Protesters are gearing up for a series of antiwar and anti-globalization demonstrations in downtown Washington this weekend, and though they expect the size and tone of the crowds to be smaller and tamer than in years past, D.C. police have set up tighter security.
Tomorrow and Sunday, the World Bank and the International Monetary Fund will hold their annual fall meetings at their Foggy Bottom headquarters, where security was heightened in August after homeland security officials announced that both financial institutions were potential terrorism targets.
Police expanded their security perimeter at the two institutions for the meetings and have warned motorists and pedestrians of street closures and traffic delays in the downtown area. More than two dozen blocks around the buildings will be closed beginning this morning.
D.C. Police Chief Charles H. Ramsey said yesterday that the decision to cancel days off, redeploy some officers and put others on 12-hour shifts had little to do with the protests' expected turnout, which police have predicted will be light. He said the decision was based on securing the meetings in a time of terror threats. "We aren't doing it for the protests," Ramsey said. "We don't think we'll have much protests at all."
The redeployments were criticized by advocates for victims of domestic violence, who complained about the reassignment of a squad of officers who serve restraining orders. Advocates said the move could endanger women, delay court cases and create a backlog of orders to be served Tuesday.
"I think it becomes really clear what is the priority and what is not the priority," said Nancy J. Meyer, executive director of the District of Columbia Coalition Against Domestic Violence, who faxed a letter to Ramsey asking him to change the squad's redeployment.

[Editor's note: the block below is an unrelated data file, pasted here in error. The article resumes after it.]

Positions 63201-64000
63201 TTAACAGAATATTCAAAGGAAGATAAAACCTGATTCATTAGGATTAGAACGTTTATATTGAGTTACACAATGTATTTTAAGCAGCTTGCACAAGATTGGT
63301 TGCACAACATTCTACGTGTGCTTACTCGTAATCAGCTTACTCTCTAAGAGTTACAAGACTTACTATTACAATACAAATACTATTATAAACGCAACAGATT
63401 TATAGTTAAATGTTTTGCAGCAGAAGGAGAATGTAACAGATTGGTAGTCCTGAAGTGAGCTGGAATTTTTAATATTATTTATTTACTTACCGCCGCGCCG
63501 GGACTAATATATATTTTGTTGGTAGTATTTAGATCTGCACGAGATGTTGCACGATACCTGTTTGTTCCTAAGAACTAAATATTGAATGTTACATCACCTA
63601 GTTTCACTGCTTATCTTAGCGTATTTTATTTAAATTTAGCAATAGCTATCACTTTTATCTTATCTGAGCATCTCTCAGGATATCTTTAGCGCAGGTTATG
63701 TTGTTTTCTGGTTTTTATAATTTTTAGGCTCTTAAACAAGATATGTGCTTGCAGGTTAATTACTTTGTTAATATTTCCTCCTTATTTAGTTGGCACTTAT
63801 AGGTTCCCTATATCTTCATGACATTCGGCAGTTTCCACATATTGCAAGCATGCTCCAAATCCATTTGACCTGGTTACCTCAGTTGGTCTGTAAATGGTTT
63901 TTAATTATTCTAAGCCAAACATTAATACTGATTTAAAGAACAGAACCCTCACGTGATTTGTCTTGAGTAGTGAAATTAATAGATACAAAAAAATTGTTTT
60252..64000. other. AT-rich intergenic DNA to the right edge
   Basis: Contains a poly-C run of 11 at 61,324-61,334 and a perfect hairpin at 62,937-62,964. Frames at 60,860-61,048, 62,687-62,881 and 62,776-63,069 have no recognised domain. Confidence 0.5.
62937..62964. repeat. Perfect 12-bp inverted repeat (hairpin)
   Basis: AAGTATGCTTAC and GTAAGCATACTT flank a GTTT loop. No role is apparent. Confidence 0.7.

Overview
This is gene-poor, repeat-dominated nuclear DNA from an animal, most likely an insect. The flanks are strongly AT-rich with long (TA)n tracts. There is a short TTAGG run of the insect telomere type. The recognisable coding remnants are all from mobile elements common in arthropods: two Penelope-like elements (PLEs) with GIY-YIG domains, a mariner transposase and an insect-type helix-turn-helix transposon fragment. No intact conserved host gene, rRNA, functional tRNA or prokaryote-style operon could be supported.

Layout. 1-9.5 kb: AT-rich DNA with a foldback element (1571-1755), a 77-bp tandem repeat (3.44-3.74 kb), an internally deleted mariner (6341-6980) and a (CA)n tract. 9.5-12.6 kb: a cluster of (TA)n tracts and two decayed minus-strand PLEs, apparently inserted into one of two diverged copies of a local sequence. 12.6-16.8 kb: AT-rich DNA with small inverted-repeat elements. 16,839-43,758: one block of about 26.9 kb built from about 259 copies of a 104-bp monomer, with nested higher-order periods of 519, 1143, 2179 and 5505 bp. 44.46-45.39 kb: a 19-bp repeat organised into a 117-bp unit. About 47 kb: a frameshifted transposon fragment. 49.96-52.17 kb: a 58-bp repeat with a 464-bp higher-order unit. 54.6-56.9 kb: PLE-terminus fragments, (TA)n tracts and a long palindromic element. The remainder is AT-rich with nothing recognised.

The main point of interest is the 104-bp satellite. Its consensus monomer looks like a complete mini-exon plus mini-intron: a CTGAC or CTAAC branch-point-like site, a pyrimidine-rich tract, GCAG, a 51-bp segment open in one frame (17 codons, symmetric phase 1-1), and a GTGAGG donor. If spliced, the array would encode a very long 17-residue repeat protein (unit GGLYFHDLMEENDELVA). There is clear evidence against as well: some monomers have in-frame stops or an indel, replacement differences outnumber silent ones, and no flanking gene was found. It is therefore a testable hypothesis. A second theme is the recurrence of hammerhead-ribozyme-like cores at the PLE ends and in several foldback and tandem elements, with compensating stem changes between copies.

Ramsey said he was not aware that the warrant squad had been reassigned but said he would not be surprised if it had been. Domestic violence advocates, court officials and others should have called the department to make other arrangements to serve the warrants, Ramsey said. "We have [other] officers out there who can serve warrants," he said.
Protesters said they don't plan large-scale mobilizations this year and called the increased security an "overreaction" to what they said will be peaceful rallies. Organizers said other issues -- including the war in Iraq, the upcoming presidential election and the recent political conventions -- prevented them from organizing a mass demonstration. They said their main street protest of the year was in April, when a few thousand marched in a loud but relatively peaceful procession.
"There's finite resources in the movement," said Soren Ambrose, 41, senior policy analyst for the 50 Years Is Enough network, a longtime critic of the two institutions. "We can't expect to have thousands of activists every six months at the World Bank and IMF meetings. That's a high bar to have to meet to assure people we're still relevant."
This year, the 50 Years group is helping organize a 27-hour vigil -- beginning this afternoon and ending at 6 p.m. tomorrow -- at a small park outside the headquarters buildings. Holding signs and candles, protesters will gather at Edward R. Murrow Park on Pennsylvania Avenue NW to call for the debts of the world's poorest countries to be canceled. The protesters have a permit from the National Park Service for as many as 400 people to assemble.
Other anti-globalization demonstrations will begin at noon today with a rally outside the U.S. Treasury Department, where activists said the Group of Seven industrialized countries are meeting. The demonstration, at 15th Street and New York Avenue NW, is being organized primarily by the Jubilee USA Network, which advocates for debt relief for poor nations.
In a separate action tomorrow, antiwar activists, military family members and veterans plan to march in a "National Memorial Procession" from Arlington National Cemetery to the White House. Protesters will carry 100 cardboard coffins from the cemetery to the Ellipse south of the White House. Organizers will add the coffins to a display of 1,000 others on the grass of the Ellipse to symbolize U.S. and Iraqi deaths. The ceremony at Arlington starts at noon.
Gordon Clark, 44, national coordinator of the Iraq Pledge of Resistance, said the Bush administration has not acknowledged the "tremendous amount of death and destruction going on in Iraq." Counter-demonstrators with the D.C. chapter of Free Republic plan to line Memorial Avenue outside Arlington to condemn "the marchers for abusing the sacred ground of Arlington National Cemetery," said Kristinn Taylor, 42, co-leader of the group.